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Reminder: Form ADV Annual Amendment Filing Deadline and Potential Relief

By Robert R. Boeche II of Shustak Reynolds & Partners, P.C. posted on Thursday, March 19, 2020.

This is a reminder to registered investment advisers about the requirements surrounding your Form ADV annual amendment filing. For most registered advisers,[1] the deadline to file the firm’s Form ADV is rapidly approaching. According to Rule 204-1 of the Investment Advisers Act of 1940, as amended (the “Advisers Act”), registered advisers are required to file an annual amendment to Form ADV Parts 1 and 2 “annually, within 90 days of the end of your fiscal year.” [...] Read More

What is the California Consumer Privacy Act?

By Joseph M. Mellano of Shustak Reynolds & Partners, P.C. posted on Monday, March 16, 2020.

The California Consumer Privacy Act (“CCPA”), which took effect on January 1, 2020, significantly changes businesses’ legal obligations in collecting and maintaining consumers’ personal data. Importantly, the CCPA does not apply to all California businesses. The law applies only to non-governmental, for-profit entities that “[do] business in the State of California” and (a) have gross adjusted annual revenues in excess of $25,000,000; (b) annually buy, sell, or receive personal data of 50,000 or more consumers, households, or devices; or (c) derive more than half of their annual revenue from selling consumers’ personal information. [...] Read More

Form CRS – What Does it Mean for Registered Investment Advisers

By Robert R. Boeche II of Shustak Reynolds & Partners, P.C. posted on Wednesday, March 4, 2020.

A lot of noise has been made about the new Form CRS, but what exactly does it mean for registered investment advisers? On June 5, 2019, the Securities and Exchange Commission (the “SEC”) adopted Form CRS and new rules, as well as amendments to its forms and rules, under both the Investment Advisers Act of 1940 (“Advisers Act”) and the Securities Exchange Act of 1934 (“Exchange Act”). While changes to the Exchange Act were substantive, for purposes of this article, only changes to the Advisers Act and subsequent additional requirements to investment advisers registered with the SEC will be discussed. Below is a “Q&A” of some of the more common questions being asked about Form CRS. [...] Read More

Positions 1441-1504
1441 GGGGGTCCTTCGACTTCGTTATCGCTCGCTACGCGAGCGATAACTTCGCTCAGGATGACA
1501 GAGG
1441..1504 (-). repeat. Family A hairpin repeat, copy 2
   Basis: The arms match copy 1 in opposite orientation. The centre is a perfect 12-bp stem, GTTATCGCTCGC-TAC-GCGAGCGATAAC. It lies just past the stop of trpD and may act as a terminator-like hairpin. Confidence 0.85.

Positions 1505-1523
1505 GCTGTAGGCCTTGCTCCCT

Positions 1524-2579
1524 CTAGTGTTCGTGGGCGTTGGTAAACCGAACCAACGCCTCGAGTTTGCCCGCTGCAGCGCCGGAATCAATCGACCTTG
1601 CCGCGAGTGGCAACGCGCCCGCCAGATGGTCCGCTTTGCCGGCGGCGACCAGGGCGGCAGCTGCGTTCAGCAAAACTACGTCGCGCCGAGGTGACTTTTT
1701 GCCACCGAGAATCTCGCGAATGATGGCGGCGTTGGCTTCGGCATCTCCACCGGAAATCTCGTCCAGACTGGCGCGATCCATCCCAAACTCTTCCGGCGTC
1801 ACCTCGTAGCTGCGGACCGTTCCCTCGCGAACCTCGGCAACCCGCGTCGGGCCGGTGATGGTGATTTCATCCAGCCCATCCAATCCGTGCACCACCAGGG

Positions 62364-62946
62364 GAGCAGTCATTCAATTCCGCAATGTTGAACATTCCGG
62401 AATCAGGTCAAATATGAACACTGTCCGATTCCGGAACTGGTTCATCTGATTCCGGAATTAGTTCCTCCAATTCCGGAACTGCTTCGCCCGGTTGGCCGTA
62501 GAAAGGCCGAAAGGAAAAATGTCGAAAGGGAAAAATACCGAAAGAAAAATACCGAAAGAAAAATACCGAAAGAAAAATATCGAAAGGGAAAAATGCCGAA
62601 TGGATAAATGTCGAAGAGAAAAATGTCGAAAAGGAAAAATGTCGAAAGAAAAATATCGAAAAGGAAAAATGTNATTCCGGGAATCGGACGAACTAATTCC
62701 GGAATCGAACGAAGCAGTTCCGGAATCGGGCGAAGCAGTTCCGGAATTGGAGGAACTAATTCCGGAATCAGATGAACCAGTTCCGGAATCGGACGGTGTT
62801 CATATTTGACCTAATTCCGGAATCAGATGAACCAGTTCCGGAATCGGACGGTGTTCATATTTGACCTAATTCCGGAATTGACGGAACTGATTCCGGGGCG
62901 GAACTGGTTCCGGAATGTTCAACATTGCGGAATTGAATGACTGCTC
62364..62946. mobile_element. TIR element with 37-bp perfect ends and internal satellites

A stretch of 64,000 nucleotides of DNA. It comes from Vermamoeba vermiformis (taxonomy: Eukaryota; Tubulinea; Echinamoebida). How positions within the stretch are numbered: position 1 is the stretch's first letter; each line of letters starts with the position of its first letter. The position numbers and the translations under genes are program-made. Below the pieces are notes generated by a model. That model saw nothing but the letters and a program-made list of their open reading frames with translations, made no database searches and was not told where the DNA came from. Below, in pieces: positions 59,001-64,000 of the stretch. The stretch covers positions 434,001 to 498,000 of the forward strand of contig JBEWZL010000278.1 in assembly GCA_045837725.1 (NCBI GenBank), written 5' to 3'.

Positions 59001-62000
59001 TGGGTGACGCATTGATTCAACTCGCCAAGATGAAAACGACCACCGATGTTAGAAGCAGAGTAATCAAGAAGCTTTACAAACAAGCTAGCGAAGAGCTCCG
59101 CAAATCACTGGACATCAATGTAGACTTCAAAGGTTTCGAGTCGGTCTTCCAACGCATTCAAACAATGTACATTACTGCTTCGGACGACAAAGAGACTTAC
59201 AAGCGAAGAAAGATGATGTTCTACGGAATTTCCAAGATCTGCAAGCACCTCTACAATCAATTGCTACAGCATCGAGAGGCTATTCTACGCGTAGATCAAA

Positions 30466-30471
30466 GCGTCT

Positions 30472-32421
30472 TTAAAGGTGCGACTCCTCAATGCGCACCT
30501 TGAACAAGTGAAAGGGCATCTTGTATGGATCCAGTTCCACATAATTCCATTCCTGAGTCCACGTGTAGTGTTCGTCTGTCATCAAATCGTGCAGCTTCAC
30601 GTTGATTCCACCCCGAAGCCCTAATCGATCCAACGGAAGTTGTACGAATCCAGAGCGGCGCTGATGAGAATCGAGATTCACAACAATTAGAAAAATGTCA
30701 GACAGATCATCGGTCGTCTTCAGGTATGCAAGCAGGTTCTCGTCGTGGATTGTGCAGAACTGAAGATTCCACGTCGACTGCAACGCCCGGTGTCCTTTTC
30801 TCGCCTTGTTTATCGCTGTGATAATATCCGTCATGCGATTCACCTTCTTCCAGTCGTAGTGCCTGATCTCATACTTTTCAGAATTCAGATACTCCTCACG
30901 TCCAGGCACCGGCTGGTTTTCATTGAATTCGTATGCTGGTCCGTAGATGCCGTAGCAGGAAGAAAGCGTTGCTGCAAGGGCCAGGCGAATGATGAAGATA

Three Tips for New Investors

By Domanic Glenn of Shustak Reynolds & Partners, P.C. posted on Friday, January 24, 2020.

Investment opportunities come in all shapes and sizes – from traditional 401(k) contributions and Registered Investment Advisor (RIA) firms to hedge funds and venture capital start-ups. Any investment opportunity comes with its own specific set of legal challenges that may jeopardize both novice and seasoned investors alike. Anyone, however, can navigate the uncertain investment landscape and avoid costly legal pitfalls with input from financial professionals and experienced legal counsel. [...] Read More

RIA Alert: SEC’s 2020 Examination Priorities Include Additional RIA Examinations

By George C. Miller of Shustak Reynolds & Partners, P.C. posted on Monday, January 13, 2020.

Each year, the Securities and Exchange Commission (SEC) publishes a list of its examination priorities for the coming year. Similar to the 2019 list, the SEC’s list for 2020 includes enhanced focus areas related to investment advisers, investment companies, broker-dealers and municipal advisors. Specifically, the SEC pledges to focus its resources on examining RIAs that have never been examined, including newly formed RIAs as well as those already in operation. The RIA examinations will include those RIAs advising retail investors as well as private funds. Broker-dealer examinations will focus on issues pertaining to the implementation of new regulations, including regulation “Best Interest,” or Reg BI. [...] Read More

FINRA Panel Denies J.P. Morgan Request for Injunction

By George C. Miller of Shustak Reynolds & Partners, P.C. posted on Friday, January 3, 2020.